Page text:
The Longest War: The Enduring Conflict Between America and al-Qaeda

by Peter Bergen

In The Longest War Peter Bergen offers a comprehensive history of the war on terror and its evolution, from the strategies devised in the wake of the 9/11 attacks to the fighting in Afghanistan, Pakistan, and beyond. Unlike any other book on this subject, Bergen tells the story of this shifting war's failures and successes from both the perspective of the United States and al-Qaeda and its allies. He goes into the homes of al-Qaeda members, rooting into the source of their devotion to terrorist causes, and he spends time in the offices of the major players shaping the U. S. strategic efforts in the region. At a time when many are frustrated or fatigued with what has become an enduring multigenerational conflict, this book will provide an illuminating narrative that not only traces the arc of the fight, but projects its likely future. At a critical moment in world history The Longest War provides the definitive account of the ongoing battle against terror.

The Longest Winter

by Alex Kershaw

On the morning of December 16, 1944, eighteen men of the Intelligence and Reconnaissance platoon attached to the 99th Infantry Division found themselves directly in the path of the main thrust of Hitler's massive Ardennes offensive. Despite being vastly outnumbered, they were told to hold their position "at all costs." Throughout the day, the platoon repulsed three large German assaults in a fierce day-long battle, killing hundreds of German soldiers. Only when they had run out of ammunition did they surrender to the enemy. But their long winter was just beginning. As POWs, the platoon experienced an ordeal far worse than combat-surviving in wretched German POW camps. Yet miraculously the men of the platoon survived-all of them-and returned home after the war. More than thirty years later, when President Carter recognized the platoon's "extraordinary heroism" and the U.S. Army approved combat medals for all eighteen men, they became America's most decorated platoon of World War II. With the same vivid and dramatic prose that made The Bedford Boys a national bestseller, Alex Kershaw brings to life the story of these little-known heroes-an epic tale of courage, duty, and survival in World War II and one of the most inspiring episodes in American history. The Longest Winter is an intensely human story about young men who find themselves in frightening wartime situations, who fight back instinctively, survive stoically, and live heroically.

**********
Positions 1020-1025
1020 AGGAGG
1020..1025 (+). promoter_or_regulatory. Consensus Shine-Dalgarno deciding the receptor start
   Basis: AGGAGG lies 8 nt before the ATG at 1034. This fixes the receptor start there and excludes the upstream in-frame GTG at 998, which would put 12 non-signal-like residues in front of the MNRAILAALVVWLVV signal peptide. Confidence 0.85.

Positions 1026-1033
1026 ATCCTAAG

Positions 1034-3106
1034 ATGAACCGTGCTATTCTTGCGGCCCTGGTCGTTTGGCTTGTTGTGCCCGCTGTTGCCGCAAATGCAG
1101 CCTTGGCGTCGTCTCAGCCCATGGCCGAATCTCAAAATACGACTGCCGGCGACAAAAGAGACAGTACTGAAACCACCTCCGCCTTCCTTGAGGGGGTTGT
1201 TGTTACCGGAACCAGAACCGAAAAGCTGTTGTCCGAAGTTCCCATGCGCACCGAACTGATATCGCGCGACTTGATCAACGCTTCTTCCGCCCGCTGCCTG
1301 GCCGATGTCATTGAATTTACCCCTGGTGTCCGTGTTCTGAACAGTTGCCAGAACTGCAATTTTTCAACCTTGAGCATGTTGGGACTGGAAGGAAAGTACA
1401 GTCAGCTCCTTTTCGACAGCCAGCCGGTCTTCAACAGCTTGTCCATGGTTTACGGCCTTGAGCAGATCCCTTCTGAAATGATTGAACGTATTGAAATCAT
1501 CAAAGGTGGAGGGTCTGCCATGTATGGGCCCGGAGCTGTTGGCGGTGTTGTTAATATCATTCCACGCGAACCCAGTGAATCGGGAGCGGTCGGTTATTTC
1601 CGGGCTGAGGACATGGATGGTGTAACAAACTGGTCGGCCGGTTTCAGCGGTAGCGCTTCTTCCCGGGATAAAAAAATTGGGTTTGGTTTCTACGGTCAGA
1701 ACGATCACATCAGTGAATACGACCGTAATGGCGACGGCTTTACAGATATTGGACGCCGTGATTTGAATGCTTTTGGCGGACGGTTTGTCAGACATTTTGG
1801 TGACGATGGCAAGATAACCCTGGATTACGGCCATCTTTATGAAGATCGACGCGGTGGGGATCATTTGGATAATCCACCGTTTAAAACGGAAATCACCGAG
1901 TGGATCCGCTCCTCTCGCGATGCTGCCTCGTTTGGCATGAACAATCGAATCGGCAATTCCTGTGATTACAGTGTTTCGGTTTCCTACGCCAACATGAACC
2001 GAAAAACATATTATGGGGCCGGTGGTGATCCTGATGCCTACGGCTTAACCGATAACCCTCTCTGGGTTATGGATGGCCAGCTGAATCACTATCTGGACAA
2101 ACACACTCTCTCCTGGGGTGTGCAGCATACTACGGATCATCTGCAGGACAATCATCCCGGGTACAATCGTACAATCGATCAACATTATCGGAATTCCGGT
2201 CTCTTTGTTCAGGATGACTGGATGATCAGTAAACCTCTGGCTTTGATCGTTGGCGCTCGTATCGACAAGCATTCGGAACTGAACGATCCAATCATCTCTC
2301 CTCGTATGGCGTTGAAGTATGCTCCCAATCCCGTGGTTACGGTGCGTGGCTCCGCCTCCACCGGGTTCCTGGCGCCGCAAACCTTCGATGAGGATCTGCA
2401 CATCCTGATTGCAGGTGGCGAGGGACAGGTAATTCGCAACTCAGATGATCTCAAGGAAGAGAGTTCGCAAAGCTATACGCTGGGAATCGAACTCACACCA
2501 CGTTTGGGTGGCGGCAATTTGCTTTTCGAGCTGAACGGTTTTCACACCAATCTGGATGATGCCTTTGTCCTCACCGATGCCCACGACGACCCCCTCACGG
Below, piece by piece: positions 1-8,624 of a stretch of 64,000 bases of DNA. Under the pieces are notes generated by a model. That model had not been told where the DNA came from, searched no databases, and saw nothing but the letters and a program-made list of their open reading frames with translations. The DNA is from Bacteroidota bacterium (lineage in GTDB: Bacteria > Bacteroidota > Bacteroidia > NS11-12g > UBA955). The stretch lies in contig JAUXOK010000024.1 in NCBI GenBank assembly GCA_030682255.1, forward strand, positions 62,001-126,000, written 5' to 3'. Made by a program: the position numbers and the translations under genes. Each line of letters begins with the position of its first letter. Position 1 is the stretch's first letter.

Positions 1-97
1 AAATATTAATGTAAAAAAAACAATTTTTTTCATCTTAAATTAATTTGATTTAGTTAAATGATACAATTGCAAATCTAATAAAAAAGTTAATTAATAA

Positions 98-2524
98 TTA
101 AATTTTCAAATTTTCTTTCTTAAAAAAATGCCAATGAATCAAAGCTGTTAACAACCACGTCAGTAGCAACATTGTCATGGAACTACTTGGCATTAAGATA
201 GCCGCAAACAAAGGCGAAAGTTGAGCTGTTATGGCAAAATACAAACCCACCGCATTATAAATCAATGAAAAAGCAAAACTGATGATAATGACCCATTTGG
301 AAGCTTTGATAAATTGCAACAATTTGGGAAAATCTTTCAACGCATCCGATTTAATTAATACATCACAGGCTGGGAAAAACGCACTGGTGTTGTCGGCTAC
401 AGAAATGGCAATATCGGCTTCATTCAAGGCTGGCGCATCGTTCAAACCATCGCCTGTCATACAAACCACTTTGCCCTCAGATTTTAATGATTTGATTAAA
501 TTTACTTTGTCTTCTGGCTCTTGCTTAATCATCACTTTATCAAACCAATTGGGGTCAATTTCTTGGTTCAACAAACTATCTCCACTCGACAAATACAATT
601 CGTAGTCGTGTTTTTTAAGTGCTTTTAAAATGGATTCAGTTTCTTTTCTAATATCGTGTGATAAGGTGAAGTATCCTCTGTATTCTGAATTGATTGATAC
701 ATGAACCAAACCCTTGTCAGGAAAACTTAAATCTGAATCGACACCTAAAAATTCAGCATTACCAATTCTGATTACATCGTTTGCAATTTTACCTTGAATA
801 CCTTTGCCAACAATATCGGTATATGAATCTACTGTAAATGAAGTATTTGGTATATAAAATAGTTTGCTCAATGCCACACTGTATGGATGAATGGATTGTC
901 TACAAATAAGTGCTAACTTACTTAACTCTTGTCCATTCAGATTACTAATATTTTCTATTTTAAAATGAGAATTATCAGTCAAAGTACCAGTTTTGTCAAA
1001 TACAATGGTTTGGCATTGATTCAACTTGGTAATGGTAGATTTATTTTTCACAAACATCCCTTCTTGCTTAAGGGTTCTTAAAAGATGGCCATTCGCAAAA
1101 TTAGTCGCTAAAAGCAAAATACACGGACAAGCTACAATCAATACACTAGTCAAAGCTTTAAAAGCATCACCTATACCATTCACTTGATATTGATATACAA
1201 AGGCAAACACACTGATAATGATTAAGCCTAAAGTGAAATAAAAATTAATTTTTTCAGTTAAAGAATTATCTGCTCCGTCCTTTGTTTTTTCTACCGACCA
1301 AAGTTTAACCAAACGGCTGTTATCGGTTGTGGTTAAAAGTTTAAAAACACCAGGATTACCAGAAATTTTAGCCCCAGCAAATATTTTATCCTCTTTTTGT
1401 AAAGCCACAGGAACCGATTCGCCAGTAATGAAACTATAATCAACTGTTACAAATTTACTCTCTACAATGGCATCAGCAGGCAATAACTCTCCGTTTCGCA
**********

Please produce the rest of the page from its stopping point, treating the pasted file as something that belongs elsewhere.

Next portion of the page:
The Longest Winter

by Alex Kershaw

On the morning of December 16, 1944, eighteen men of the Intelligence and Reconnaissance platoon attached to the 99th Infantry Division found themselves directly in the path of the main thrust of Hitler's massive Ardennes offensive. Despite being vastly outnumbered, they were told to hold their position "at all costs. " Throughout the day, the platoon repulsed three large German assaults in a fierce day-long battle, killing hundreds of German soldiers. Only when they had run out of ammunition did they surrender to the enemy. But their long winter was just beginning. As POWs, the platoon experienced an ordeal far worse than combat-surviving in wretched German POW camps. Yet miraculously the men of the platoon survived-all of them-and returned home after the war. More than thirty years later, when President Carter recognized the platoon's "extraordinary heroism" and the U. S. Army approved combat medals for all eighteen men, they became America's most decorated platoon of World War II. With the same vivid and dramatic prose that made The Bedford Boys a national bestseller, Alex Kershaw brings to life the story of these little-known heroes-an epic tale of courage, duty, and survival in World War II and one of the most inspiring episodes in American history. The Longest Winter is an intensely human story about young men who find themselves in frightening wartime situations, who fight back instinctively, survive stoically, and live heroically.

Longevity Diet

by Brian M. Delaney Lisa Walford

Completely revised and updated, these straightforward principles present an effective eating plan to live longer and reduce the risks of aging-related disease

Longevity Diet

by Brian M. Delaney Lisa Walford

At last, here's a book that synthesizes the increasingly popular CR (Calorie Restriction) diet for the layperson. CR is not a diet primarily about weight loss, although readers will lose weight. CR is about eating highly nutritious foods to extend your healthy years. Here's the concept: eat fewer calories and choose foods more carefully. This will reallocate how your metabolism uses its resources to convert food into energy; in other words, what goes in will be used more efficiently. You will feel better and function better-and the big bonus: the CR diet slows aging. CR lengthens the periods of youth and middle age and substantially reduces the risk of virtually all the diseases of aging. Brian Delaney and Lisa Walford, two longtime CR practitioners, will take you on a handheld stroll through the process, including an introduction to CR, how to do it, some of the key issues in the current dialogue, and the skinny on superfoods.